While some company stakeholders, including employees, do have some social responsibilities, the expression "stakeholder's social responsibility" is referring to the stakeholder model of corporate social responsibility (CSR). This model outlines the prominent 21st century CSR business ideology by addressing a company's social and environmental obligations to each of four key stakeholder groups -- customers, employees, suppliers and communities.
Under a stakeholder model of social responsibility, the importance of customers as a main driver of long-term business success is heavily emphasized. This creates a conflict, at times, between management and shareholders. Shareholders want the company to focus on maximizing profits. Company leaders want this, too, but understand the need to take care of their customer base to create long-term profitability. Responsibilities to customers include basic ethics and integrity, along with openness and transparency to avoid misconceptions and misinterpretations on company messages.
Employees are much more valued by companies that follow the stakeholder model of CSR that is pervasive in the 21st century. Generally, this means treating employees as your must-valued assets. More specifically, companies should involve employees in decision making and create a work environment that promotes equality, fairness, and nondiscrimination. This creates a higher level of corporate morale, and diversity training improves vertical and horizontal communication within the company.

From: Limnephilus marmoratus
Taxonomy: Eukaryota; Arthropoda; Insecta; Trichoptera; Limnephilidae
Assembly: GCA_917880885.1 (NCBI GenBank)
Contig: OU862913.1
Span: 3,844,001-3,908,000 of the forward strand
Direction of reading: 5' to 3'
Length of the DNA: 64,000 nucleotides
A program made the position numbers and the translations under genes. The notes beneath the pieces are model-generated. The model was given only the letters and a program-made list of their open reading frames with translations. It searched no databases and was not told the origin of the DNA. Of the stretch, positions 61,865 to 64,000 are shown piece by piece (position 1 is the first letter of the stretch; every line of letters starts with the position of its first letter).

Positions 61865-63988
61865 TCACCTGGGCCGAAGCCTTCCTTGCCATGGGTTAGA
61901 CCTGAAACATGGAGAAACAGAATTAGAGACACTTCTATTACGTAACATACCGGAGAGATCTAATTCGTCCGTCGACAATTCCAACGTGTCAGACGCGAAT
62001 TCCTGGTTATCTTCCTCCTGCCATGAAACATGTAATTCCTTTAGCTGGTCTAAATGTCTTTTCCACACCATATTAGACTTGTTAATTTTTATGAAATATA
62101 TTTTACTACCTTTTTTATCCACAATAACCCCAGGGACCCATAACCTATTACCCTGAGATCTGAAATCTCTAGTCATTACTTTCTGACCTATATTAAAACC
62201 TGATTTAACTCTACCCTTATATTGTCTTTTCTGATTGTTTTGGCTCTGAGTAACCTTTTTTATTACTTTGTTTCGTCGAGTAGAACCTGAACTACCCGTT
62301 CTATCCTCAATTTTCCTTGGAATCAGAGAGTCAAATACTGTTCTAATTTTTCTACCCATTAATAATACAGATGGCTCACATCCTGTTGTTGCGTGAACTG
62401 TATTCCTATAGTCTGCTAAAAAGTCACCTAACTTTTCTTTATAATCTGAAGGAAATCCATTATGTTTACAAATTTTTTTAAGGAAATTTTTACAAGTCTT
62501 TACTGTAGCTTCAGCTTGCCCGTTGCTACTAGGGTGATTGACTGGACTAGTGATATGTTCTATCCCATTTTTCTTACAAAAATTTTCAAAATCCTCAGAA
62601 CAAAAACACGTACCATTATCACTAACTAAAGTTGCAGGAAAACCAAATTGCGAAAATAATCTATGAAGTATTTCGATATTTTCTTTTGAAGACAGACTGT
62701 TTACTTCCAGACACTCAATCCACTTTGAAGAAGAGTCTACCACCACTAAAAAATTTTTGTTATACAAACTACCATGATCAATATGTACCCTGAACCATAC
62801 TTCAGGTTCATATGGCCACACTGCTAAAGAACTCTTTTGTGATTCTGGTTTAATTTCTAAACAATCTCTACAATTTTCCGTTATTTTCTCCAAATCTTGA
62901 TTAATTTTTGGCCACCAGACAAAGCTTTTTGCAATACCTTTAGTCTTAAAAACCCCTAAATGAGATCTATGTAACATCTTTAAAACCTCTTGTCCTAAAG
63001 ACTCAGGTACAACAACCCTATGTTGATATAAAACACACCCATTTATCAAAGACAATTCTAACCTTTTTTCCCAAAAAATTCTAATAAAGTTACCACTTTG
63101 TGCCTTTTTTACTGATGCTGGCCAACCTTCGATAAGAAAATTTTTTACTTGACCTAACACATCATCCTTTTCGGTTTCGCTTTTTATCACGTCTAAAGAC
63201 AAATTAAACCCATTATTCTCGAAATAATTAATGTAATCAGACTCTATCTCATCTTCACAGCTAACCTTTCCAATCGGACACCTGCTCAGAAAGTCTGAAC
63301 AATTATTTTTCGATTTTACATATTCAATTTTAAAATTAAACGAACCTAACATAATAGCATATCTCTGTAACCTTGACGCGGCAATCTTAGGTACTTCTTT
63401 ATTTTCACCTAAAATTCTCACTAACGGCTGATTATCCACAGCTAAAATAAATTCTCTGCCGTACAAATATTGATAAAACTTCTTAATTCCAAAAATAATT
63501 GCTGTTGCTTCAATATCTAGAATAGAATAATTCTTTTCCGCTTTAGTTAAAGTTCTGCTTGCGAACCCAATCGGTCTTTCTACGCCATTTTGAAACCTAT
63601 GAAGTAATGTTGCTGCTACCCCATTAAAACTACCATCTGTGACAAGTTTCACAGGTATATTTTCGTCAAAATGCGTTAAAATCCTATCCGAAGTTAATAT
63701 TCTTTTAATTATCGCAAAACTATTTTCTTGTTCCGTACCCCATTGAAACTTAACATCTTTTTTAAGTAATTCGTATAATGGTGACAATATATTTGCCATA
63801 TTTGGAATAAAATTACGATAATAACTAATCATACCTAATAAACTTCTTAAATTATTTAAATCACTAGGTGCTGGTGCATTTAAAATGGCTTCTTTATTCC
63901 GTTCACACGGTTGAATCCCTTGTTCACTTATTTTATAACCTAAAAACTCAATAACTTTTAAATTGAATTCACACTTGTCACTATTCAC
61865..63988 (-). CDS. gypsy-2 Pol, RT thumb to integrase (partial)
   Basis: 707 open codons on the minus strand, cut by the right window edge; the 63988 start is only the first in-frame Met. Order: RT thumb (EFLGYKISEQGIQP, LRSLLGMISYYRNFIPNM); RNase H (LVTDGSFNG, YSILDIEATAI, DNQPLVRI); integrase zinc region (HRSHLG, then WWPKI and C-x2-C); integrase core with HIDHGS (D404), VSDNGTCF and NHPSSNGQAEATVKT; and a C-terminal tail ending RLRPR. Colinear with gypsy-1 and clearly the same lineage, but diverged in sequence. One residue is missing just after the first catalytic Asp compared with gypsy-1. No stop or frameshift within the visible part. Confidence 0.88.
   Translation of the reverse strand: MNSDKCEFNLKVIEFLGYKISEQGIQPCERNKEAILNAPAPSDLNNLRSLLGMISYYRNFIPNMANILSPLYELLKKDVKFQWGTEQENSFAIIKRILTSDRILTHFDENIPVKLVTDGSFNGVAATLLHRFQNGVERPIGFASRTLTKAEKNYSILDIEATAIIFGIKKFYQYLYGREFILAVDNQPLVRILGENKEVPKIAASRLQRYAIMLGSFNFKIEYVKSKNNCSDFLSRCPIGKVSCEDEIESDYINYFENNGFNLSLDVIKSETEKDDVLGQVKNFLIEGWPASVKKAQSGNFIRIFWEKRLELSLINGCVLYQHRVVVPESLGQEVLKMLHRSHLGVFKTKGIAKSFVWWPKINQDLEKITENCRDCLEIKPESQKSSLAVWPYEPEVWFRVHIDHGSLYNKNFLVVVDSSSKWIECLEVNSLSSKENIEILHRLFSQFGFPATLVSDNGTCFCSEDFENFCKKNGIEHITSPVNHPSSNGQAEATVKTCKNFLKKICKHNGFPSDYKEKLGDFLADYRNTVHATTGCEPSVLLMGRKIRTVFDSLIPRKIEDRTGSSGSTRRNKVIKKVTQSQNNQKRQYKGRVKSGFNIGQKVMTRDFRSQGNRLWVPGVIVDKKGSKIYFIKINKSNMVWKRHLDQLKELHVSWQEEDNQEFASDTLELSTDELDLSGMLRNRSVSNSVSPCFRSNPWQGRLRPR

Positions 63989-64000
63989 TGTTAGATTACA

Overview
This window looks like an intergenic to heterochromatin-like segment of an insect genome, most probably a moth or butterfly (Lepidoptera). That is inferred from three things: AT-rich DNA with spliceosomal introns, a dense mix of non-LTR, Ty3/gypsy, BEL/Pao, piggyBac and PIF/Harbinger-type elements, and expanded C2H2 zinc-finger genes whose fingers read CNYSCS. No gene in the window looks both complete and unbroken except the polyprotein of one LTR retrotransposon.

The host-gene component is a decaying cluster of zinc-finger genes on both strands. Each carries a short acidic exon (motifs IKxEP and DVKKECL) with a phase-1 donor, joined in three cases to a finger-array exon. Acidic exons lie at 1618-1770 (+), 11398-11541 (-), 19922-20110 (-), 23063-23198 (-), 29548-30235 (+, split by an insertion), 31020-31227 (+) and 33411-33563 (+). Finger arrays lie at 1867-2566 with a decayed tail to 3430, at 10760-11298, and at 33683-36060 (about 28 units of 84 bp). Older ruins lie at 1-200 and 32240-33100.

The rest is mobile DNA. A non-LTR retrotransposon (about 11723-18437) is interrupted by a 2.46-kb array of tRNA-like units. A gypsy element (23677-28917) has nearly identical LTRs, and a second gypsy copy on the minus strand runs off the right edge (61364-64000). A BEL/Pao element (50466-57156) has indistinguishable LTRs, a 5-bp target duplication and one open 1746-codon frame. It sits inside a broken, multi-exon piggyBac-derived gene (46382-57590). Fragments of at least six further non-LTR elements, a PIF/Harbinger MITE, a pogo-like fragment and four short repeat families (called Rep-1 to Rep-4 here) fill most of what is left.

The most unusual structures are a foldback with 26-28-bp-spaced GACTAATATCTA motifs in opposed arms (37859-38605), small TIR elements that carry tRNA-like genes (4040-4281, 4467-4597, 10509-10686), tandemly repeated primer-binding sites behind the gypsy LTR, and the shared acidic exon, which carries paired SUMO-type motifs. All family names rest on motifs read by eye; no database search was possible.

Suppliers are a stakeholder group that is much more emphasized in business operations under the stakeholder social responsibility model. Organizations are collaborating more closely with suppliers in the 21st century to improve efficiency, to reduce waste and to ultimately deliver the best value to end customers. This includes consideration of environmental preservation standards that are part of the sustainability element of CSR. Business partners must consider efficient use of natural resources and reduction of waste in doing business together.
The community is another key stakeholder group in the CSR model. Business strategist Robert Moment highlights this group significantly in his WebProNews article "The 7 Principles of Business Integrity." Moment points out that companies must extend basic business ethics by getting involved in community activities and charitable-giving programs. Many CSR adherent companies offer employees paid time off to volunteer in their communities and allocate a certain amount of profits to giving campaigns.